Chi Onwurah Portrait Chi Onwurah
- Hansard - - - Excerpts

I thank the Minister for his remarks on clause 1 stand part and for setting out the Bill’s aims and ambitions. We largely agree with those aims and ambitions, and in that spirit I will give further clarity on the Opposition’s overall position. We stand in support of the need for the Bill, and indeed we sought it years ago. We support the need for the new powers to protect our national security, as set out by the Minister, and the need for those new powers in the context of changing technological, commercial and geopolitical realities. Our approach to the Bill is therefore one of constructive challenge and is guided by three principles, the first being the security of our citizens. We do not want narrow legal definitions. Our proposed amendment to clause 1 would have ensured broad input into the considerations, such that our national security was not threatened as a result of insufficient expert advice or by the pure, ministerial market ideology of recent record. Our group of amendments sought to bring legal powers, multi-agency expertise and proper decision making to bear in putting British security first.

There has already been significant discussion of the right national security powers, both on Second Reading and in the Committee evidence sessions. An essential part of that discussion has been focused on the merits of giving the Government powers to protect our national security by using a public interest test. There are understandable concerns that too broad a test might result in a drop in investment for the UK’s start-ups and businesses, and these concerns note an economic challenge in expanding our national security powers. At the same time, however, there is widespread agreement that national security and economic security are not entirely separate. They are deeply linked. A national security expert told us that a narrow focus on direct technologies of defence, for example, was mistaken, and that we should look at the defence of technologies that seem economically strategic today and might become more strategic in future.

Our concern is that we have a Government who are years behind our allies in even contemplating the new national security investment regime. We have seen only 12 national security screenings in 18 years, and not a single instance of the Government acting decisively to block a takeover and guard our national security. In the context of what other countries are doing and how rapidly technologies progress from being economically strategic to becoming security threats, we must not just consider a narrow national security test, but pursue a road to sovereign technological capability and much more ambitious and robust routes to protecting national security and strategic interests. The Opposition will therefore put the security of our citizens first. We will not shy away from regaining national sovereign capability, and we assure our citizens that Britain will have the technology and the capability to protect its national security.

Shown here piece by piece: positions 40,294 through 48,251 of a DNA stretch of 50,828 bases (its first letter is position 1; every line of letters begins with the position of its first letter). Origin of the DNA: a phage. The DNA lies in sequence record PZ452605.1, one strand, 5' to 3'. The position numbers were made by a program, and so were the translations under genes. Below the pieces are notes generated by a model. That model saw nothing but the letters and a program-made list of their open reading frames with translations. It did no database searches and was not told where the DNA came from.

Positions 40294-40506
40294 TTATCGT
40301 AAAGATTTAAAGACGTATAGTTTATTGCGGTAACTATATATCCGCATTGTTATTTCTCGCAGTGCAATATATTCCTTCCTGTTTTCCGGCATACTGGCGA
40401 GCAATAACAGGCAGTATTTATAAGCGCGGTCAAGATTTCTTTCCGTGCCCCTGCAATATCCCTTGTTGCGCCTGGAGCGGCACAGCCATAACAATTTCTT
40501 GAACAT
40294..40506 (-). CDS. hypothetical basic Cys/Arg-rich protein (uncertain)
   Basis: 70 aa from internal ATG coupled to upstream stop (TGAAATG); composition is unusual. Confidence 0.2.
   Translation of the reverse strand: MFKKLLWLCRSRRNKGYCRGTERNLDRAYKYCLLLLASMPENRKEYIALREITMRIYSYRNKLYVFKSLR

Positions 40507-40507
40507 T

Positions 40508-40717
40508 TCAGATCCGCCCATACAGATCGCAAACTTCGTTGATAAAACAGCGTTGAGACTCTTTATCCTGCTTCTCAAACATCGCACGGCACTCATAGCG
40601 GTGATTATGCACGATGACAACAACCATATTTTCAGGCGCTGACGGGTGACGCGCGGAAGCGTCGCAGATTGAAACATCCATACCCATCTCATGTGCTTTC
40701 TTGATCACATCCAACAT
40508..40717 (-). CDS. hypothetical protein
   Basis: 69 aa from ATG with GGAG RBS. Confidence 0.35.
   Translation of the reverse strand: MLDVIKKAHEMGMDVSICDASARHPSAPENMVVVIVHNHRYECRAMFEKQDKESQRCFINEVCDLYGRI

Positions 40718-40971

In scrutinising the Bill and this clause, we will champion clarity and support for our prized SMEs and innovative start-ups—the engine of British jobs and British prosperity. We have already heard from market participants that the Government’s belated rush with this Bill has created huge uncertainty and concern over the ability of BEIS to operate the new investment screening regime that the Minister set out. The Government’s impact assessment notes that 80% of transactions in the scope of mandatory notification will be by SMEs. We heard from our expert witnesses that the impact assessment fails to account for the costs faced by the acquired companies, and for the overall impact on funding for our start-ups. The Opposition will not turn a blind eye to those costs for our small and medium-sized enterprises. At each step, the Opposition will plug gaps left by the Government in coherent policy making, to champion British creativity and innovation. It is the least our small and medium-sized enterprises deserve.

Finally, we will stand for effective scrutiny of the Government of the day. That is why we tabled the amendment, which has unfortunately not been accepted by the Committee. However, we will find proportionate, robust and democratically legitimate means of seeking accountable action to protect our national security. Our amendments will stand up for British security, and for competent and coherent decision making. Clearly, we regret the Committee’s decision on our amendment, but we will not oppose the clause standing part of the Bill.

Question put and agreed to.

Clause 1 accordingly ordered to stand part of the Bill.

Clause 2

Further provision about call-in notices

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I hope that the Minister will accept the amendment, and certainly the spirit in which it is intended. Although we want to make it clear that it is important that, as often as possible, the trigger event and the associated call-in are clear, resolved and put to bed thereafter, there are circumstances where that is not possible, and the Minister should have the ability to rectify that problem and act in the best interests of national security and of fair play for the companies involved.